Carbon Tracker calculates that for heavy trucks and buses to meet their share of global emissions reduction in the IEA NZE scenario cumulative sales of 13 million of HDVs will be needed by 2035.

That implies a continued growth rate in sales of about 40% pa – compared with today’s 35% which looks achievable.

Clearly this will need a concerted effort by manufacturers, fleet operators and policymakers to maintain the growth.

As our analysis outlines however, short-term target setting by the eight major international heavy duty manufacturers we studied is patchy, and misaligned with global emissions-free targets, especially in the short-term. Although there are some leaders such as Volvo Group and operators such as Coca-Cola.

So despite technological and deployment breakthroughs, achieving the emissions reductions required will require constant backing – especially the short-term aims, and avoiding the softness of long-term targets.

And there are of course risks to this transport “hard-to-abate” transition — key among them geo-political manufacturing disparity and associated trade wars, higher interest rates and supply chain bottle-necks slowing production.

Add to that infrastructure requirements for charging, although for heavy duty trucks this may be simpler than cars due to the use of depots and more point-to-point journeys.

But as the report advises, the background innovations will also create major opportunities:

The decarbonisation of the HDV sector will have profound effects on truck manufacturers and investor portfolios.

Once electric HDV operational savings are realised, there could be huge demand from truck fleet operators who could effectively replace their existing fleet with battery electric alternatives.

Truckmakers’ need to effectively transition to electric vehicle products to take advantage of this future electric truck demand, which means having credible emissions reduction targets working in tandem with an effective electrification strategy.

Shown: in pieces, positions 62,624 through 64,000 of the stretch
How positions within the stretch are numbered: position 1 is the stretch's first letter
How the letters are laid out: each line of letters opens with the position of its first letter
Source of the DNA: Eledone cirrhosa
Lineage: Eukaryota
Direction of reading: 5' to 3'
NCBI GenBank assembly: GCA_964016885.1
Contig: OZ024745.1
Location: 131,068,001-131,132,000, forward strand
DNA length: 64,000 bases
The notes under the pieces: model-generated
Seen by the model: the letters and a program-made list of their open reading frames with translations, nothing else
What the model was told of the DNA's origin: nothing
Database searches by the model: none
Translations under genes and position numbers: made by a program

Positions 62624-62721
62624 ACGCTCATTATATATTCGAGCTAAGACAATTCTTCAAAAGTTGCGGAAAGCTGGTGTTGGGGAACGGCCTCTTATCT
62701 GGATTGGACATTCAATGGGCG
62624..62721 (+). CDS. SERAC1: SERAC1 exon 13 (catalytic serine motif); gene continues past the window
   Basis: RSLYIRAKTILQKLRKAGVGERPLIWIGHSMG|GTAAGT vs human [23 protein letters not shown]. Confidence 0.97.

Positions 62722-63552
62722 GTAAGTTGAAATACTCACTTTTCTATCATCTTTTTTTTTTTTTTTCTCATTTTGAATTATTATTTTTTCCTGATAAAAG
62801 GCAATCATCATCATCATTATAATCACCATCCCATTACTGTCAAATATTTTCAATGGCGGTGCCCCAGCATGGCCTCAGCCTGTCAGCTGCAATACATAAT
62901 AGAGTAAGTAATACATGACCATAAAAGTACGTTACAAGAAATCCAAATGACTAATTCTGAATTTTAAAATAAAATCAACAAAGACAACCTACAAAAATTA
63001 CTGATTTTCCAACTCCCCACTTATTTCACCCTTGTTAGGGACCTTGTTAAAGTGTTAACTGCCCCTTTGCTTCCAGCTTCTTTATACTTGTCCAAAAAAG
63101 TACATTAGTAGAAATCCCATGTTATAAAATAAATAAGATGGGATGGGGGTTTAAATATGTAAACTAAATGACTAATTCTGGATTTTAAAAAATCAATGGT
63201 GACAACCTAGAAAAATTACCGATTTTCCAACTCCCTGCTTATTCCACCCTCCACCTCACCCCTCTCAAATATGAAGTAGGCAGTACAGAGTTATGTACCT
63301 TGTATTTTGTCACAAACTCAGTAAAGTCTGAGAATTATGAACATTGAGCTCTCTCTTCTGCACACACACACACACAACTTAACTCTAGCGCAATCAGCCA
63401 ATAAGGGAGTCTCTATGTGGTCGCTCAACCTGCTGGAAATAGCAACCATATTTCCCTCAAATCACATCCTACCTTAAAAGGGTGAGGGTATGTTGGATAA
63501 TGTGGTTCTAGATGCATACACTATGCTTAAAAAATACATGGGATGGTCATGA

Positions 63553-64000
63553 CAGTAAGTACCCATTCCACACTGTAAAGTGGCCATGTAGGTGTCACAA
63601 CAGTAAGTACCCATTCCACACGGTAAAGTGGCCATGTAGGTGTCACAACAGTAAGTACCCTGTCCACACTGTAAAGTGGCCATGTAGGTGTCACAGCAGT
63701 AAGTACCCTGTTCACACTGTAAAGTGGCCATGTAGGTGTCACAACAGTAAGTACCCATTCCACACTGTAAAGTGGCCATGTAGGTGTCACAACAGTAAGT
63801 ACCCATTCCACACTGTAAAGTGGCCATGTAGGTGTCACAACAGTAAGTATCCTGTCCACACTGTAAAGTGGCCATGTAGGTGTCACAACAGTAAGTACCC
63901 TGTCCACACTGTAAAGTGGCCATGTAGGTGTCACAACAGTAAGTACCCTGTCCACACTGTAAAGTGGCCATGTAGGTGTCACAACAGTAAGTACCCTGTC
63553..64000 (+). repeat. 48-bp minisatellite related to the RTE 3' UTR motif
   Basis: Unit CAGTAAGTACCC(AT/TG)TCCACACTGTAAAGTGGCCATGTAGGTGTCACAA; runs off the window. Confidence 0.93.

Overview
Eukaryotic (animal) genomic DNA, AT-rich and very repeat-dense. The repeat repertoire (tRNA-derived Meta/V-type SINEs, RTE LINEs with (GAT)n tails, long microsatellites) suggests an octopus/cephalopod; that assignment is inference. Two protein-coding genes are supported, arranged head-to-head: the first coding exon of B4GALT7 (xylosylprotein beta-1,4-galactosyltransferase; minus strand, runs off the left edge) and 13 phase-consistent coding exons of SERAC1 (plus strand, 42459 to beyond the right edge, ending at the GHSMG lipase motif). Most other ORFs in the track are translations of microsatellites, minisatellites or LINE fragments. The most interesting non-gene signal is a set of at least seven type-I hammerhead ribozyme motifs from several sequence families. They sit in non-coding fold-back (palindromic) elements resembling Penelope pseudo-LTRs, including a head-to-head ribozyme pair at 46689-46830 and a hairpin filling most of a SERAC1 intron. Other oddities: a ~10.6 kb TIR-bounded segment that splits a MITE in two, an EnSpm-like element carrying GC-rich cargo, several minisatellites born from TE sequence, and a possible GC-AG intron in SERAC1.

So, all stakeholders in the heavy truck sector — as elsewhere in energy — ought to be aware of how well their targets, investments, and wider strategies are adapting – or not – to the rapidly changing technologies of the energy transition.

Whether manufactures like it or not, it seems unlikely we can uninvent electric vehicles, including very big ones.

Decarbonisation is disruptive: the transition is not technology or policy neutral.

It will have a bias toward more effective technology such as ever-cheaper lithium-ion batteries, and well-designed policy incentives.

So as Greg Jackson notes above, this is not primary school: there will be winners and losers across the energy transition, and so in the heavy-duty transport market.

Today 65% of all electric trucks and buses are registered in China: the EU is developing greater market share now up to 20%, but despite new initiatives in the US, it only commands 2% market share of heavy electric truck sales.

Things will no doubt continue to change (quickly): so Carbon Tracker sees big opportunities in the heavy truck sector for those manufacturers and operators who adopt more effective targets and progressive strategies.

Things are just beginning in the trucking transition, but the road ahead is becoming clearer.



CTI Main Links

  1. HDV Press Release 


  1. HDV Full Report


  1. Oil Companies in Disguise


  1. UK Electric Vehicle Policy


  1. S curves in the EV market (UK)



External Links

Greg Jackson Octopus Interview


IEA HDV / Bus outlook 2024


ICCT EU Analysis


IEA Oil Outlook  – May 2024


IEA Battery Report 2024


Ember Global Electricity Review